Letter: Randy Ihara, South Riding

Editor: On Sunday, Aug. 4, Americans awoke to the news of two new mass shootings in the nation: Dayton, OH, and El Paso, TX. By now, we should be inured to the news.

After all, it’s old news: Two more mass shootings to add to the 250 that have already been perpetrated by a lone gunman with an assault rifle this year. Last year, there were 307 shootings. Someone might think this year’s total is a mark of progress, but 2019 is only half over. Currently, the total for both years is 557 mass shootings.

Most troubling, even our schools aren’t safe from mass shooters. So far this school year, there have been 94—a new record. That works out to one shooting every eight school days so far this year. Last year, there were 24 school shootings, with 163 killed or injured.

The notable characteristic of these incidents is that they are not indiscriminate. They’re usually the result of a dispute among individuals or gangs. The perpetrator is usually a 16-17 year-old male student.

For obvious reasons, gun violence in our schools is of special concern, but it is a phenomenon that is a subset of a larger societal crisis: The widespread availability of guns in public hands.

According to a study by Rand Corporation, in 2017 there were an estimated 300 million privately-owned firearms, including 114 million handguns, 110 million rifles, consisting of 3.75 million AR-15 assault-style rifles. These are weapons designed for only one purpose: To kill (or maim) another human being. When used as designed, the AR-15 kills or severely maims people. It is remarkable that such weapons are items of commerce, available on the market for a price, virtually the same as any other good.

Americans are the most heavily armed citizens in the world. U.S. gun ownership is 88.8 guns/100 population, the highest among virtually all OECD nations. Not surprisingly, our firearm murder rate, at 29.7 per million population is the highest in the world. Second is Canada with 5.1 firearm homicides per one millionpopulation.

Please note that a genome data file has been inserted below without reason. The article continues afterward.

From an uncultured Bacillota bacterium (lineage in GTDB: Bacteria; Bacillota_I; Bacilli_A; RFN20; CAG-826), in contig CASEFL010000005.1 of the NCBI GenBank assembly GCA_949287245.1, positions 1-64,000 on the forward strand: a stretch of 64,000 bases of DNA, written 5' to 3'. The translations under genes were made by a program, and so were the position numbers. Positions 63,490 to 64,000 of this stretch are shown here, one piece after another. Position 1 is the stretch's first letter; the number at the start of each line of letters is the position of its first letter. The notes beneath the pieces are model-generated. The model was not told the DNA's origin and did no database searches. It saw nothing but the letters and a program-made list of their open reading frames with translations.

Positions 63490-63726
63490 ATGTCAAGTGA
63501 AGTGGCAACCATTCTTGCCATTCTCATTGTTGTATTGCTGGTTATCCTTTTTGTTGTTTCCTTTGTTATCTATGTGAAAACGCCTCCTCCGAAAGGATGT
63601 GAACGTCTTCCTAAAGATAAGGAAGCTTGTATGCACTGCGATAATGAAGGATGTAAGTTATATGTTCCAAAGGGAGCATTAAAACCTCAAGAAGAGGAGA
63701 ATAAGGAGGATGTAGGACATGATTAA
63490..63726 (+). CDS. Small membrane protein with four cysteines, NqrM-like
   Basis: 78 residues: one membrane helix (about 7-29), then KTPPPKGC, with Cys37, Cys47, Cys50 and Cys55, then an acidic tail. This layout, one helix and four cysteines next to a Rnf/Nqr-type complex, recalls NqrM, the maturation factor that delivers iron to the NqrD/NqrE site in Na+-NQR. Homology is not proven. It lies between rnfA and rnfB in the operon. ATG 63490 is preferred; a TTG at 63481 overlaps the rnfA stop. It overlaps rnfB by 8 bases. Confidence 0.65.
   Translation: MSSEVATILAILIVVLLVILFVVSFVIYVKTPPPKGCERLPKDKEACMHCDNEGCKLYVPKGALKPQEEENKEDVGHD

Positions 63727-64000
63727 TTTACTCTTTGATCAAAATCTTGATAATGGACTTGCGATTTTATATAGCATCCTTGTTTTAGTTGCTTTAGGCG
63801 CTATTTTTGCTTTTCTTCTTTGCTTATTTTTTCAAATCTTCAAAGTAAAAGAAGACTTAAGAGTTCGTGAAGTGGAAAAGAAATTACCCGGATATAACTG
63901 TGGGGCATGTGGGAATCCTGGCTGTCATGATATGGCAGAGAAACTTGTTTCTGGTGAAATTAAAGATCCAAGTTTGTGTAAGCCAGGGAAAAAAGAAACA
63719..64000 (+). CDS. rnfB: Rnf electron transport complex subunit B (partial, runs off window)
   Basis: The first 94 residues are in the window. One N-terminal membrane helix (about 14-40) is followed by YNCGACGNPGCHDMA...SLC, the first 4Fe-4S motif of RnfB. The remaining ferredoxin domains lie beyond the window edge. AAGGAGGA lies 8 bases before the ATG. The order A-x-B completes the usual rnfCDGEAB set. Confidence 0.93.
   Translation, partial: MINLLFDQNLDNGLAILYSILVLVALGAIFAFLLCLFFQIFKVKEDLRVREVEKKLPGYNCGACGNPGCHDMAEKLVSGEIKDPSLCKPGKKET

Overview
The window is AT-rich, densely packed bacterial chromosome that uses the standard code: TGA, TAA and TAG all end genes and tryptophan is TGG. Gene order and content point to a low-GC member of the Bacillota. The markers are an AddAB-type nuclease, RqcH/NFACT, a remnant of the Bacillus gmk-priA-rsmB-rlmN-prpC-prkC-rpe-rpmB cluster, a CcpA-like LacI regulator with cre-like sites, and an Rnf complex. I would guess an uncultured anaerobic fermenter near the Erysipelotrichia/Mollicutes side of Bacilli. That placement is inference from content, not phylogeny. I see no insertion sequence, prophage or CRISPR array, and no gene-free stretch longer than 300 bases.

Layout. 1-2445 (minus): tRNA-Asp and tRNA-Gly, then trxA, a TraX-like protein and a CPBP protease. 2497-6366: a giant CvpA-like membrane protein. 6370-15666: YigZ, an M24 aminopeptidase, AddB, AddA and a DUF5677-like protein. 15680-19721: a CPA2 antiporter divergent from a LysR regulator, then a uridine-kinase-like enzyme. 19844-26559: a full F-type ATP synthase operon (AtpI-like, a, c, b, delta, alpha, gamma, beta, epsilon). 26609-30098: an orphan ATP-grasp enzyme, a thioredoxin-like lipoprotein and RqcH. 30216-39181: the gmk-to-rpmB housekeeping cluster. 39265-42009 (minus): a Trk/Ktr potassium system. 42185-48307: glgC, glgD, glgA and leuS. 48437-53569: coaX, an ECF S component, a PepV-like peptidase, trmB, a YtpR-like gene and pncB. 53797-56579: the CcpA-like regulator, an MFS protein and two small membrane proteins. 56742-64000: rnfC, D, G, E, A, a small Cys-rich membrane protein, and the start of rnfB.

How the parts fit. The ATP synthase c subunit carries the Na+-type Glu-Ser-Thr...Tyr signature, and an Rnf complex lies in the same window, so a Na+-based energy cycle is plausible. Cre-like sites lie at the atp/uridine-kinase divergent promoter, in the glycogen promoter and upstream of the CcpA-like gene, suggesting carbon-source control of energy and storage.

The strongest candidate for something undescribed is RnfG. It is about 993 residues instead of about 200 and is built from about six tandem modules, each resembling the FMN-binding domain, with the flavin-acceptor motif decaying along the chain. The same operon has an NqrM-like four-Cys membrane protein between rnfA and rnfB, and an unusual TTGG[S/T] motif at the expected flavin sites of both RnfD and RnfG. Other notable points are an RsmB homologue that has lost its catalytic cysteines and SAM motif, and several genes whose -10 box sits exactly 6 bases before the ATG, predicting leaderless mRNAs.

So what should we do? The prevalence of guns and gun homicide incidents suggests that a goal of public policy should be to reduce the prevalence of assault weapons and high capacity magazines as items in commerce.

In Australia in 1996, a gunman used a semi-automatic rifle in a café to kill 35 people and seriously wound 23. The response of public officials was to establish a government program of mandatory buy-backs of roughly 650,000 guns, and required permits for new purchases. The dramatic reduction in the Australian firearm homicide rate, which fell 42 percent was observed. (RAND noted that assuming a causal relationship may not be warranted, since the overall homicide background rate was declining. On the other hand, firearm suicides fell 57 percent.)

A Rand Corporation review of 130 studies of policy measures to restrict gun ownership and purchases in 10 nations, found that such restrictions lower the level of firearm homicides.Moreover, RAND’s careful analysis of six studies found “the prevalence of firearms to be significantly and positively associated with lower homicide rates.” Policy measures, such as assault weapon buy-backs, taxes, including the imposition of substantial sales or excise taxes on high-capacity magazines, (or an outright ban), ammunition imposing strict licensing and permitting requirements on owners (e.g., storage requirements), or banning their sale altogether in commerce.